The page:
It was a lot of work to get this project completed. City Development wanted to divide up the $3.5 million into as many projects as it could. Each project required finding a developer to work the project with a budget as to how the money will be spent on that project. If the City chooses to not use a developer, the City may become the “general contractor,” but in this case the City must have all subcontractor contracts in place by the August 15th deadline.

In one of the contracts, the razing of the former Spanish Center and building two new houses on the lot, the deadline approached without either of the requirements of the Federal Neighborhood Stabilization Project being fulfilled. So the Racine Loan Board of Review, the overseer of this program, acting on the recommendation of the Director of City Development, Brian O’Connel, pulled a rabbit out of a hat: Racine Housing & Neighborhood Partnership.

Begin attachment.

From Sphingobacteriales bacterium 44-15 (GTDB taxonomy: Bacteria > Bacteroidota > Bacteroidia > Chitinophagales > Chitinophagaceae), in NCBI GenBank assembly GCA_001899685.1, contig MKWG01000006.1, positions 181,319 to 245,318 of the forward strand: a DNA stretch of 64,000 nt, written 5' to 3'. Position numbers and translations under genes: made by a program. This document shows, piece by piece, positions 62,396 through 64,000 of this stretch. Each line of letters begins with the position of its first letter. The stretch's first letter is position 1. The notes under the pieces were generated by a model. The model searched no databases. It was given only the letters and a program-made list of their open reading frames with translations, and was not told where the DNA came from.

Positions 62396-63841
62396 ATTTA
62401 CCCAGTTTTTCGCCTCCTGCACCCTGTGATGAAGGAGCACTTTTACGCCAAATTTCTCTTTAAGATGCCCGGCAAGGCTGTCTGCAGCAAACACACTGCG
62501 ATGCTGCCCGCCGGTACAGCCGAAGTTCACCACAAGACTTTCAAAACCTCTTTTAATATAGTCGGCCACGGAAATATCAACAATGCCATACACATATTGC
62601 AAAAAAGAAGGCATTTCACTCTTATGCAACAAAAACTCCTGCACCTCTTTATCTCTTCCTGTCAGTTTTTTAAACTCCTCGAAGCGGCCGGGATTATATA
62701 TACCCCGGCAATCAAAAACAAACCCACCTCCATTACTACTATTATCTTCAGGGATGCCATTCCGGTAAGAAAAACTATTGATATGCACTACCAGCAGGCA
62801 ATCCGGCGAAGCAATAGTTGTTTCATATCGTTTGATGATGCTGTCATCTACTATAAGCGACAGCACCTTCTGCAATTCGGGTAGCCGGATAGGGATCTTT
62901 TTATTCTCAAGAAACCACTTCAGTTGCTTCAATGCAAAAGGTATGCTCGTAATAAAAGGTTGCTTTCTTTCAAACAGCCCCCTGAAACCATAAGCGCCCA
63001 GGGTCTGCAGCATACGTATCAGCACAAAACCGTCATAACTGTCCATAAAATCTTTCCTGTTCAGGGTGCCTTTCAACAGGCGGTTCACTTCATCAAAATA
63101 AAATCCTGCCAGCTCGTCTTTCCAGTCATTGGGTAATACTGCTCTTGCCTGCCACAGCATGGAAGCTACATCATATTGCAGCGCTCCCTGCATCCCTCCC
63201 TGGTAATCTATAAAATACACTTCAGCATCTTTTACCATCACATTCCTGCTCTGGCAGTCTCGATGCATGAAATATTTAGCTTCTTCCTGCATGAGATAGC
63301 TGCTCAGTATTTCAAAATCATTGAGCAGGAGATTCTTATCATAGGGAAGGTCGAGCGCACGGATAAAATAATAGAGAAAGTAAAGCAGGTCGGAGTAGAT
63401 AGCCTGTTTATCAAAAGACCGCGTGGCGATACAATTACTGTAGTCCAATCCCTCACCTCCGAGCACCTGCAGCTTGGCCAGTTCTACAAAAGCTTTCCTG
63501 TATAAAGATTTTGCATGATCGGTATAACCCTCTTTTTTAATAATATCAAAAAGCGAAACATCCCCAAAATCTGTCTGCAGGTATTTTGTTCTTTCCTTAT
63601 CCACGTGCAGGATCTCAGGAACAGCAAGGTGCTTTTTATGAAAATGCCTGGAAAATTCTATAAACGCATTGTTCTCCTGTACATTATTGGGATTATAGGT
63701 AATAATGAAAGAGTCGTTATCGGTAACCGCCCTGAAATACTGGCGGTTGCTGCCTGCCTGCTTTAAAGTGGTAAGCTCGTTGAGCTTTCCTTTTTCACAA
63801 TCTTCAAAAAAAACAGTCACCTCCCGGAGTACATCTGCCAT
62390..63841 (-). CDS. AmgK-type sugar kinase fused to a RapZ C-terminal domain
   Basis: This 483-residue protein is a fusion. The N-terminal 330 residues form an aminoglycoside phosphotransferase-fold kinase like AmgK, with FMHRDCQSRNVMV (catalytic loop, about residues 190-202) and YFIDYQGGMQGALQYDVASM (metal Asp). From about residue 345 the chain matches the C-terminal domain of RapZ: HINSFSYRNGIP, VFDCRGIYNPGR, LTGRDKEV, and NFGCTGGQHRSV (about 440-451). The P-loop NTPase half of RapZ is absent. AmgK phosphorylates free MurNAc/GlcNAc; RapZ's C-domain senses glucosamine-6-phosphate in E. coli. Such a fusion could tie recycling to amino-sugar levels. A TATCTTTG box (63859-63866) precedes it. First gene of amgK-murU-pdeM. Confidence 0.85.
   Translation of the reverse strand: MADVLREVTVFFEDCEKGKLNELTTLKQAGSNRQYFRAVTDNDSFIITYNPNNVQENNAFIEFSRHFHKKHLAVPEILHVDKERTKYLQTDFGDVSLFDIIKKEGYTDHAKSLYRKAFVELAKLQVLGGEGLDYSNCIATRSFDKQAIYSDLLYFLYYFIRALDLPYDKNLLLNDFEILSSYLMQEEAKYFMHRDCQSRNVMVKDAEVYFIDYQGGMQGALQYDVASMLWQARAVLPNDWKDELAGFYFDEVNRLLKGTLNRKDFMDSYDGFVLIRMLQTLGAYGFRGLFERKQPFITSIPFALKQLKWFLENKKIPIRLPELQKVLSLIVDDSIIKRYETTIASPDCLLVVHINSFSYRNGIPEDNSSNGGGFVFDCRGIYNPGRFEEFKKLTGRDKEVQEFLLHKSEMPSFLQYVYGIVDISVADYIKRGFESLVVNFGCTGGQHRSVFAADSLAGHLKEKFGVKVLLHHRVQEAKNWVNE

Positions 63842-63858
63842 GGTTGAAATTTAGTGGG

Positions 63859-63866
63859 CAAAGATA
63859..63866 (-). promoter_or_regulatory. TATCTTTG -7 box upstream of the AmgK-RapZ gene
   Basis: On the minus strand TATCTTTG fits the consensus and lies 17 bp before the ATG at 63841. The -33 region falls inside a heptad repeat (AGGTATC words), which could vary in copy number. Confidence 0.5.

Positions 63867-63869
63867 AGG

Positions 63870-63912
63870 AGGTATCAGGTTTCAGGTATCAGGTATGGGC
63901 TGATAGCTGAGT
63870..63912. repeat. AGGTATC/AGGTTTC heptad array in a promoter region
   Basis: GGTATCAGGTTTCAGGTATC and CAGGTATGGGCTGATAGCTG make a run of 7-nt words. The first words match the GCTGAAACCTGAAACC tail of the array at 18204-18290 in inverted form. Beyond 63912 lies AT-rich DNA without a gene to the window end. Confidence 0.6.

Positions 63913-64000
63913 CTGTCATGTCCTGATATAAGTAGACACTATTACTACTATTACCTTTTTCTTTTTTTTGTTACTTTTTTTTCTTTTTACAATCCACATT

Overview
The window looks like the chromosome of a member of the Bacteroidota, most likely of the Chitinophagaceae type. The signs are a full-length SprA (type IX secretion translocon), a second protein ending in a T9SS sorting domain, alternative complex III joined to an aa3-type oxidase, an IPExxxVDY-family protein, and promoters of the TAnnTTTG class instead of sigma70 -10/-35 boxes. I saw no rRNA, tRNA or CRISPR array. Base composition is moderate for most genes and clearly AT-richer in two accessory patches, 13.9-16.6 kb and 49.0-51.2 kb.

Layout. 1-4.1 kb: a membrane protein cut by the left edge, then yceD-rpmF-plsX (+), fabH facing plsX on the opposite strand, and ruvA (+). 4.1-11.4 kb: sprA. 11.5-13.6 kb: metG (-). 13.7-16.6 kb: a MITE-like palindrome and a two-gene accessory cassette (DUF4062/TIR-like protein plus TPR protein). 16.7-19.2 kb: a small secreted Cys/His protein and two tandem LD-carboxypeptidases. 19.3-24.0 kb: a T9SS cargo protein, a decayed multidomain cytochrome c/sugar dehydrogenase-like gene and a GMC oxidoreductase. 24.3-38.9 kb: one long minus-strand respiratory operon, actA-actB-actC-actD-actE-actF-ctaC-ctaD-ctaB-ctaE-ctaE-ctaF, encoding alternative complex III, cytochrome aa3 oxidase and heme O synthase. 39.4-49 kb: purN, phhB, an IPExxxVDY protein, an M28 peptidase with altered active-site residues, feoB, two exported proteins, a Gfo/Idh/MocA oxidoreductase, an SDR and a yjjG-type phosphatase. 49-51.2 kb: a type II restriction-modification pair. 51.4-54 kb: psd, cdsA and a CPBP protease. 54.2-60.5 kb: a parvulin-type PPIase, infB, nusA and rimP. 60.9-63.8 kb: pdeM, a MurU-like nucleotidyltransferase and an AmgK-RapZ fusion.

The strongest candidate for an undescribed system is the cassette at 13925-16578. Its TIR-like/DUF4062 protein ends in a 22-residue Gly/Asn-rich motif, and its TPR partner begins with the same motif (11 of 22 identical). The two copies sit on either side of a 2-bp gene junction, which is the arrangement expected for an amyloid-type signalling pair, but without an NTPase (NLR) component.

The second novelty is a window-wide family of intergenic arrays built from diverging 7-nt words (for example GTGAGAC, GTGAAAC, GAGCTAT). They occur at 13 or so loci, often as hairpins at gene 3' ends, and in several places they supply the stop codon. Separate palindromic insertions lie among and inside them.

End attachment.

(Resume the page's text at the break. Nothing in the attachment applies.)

RHNP has no paid staff, has not paid taxes in more than four years, and has largely been inactive for more than two years. The point being RHNP is but a shell organization, a conduit for the City to by-pass NSP requirements to receive funding for this project.

According to Deputy City Attorney Scott Letteney, RHNP is not a qualified contactor to do such a project. It has no staff. So the City (my guess: Brian O’Connel in City Development) will find the subcontractors. But in that case the City must have those contractors by August 15th.

And we have come full circle in the scam.

According to Alderman Eric Marcus, HUD has reviewed this matter and given him the opinion that this maneuver is not in compliance with HUD regulations.

The federal government is huge and has a penchant for bungling. The City may never get caught. But is this the way we want our City Government to do business?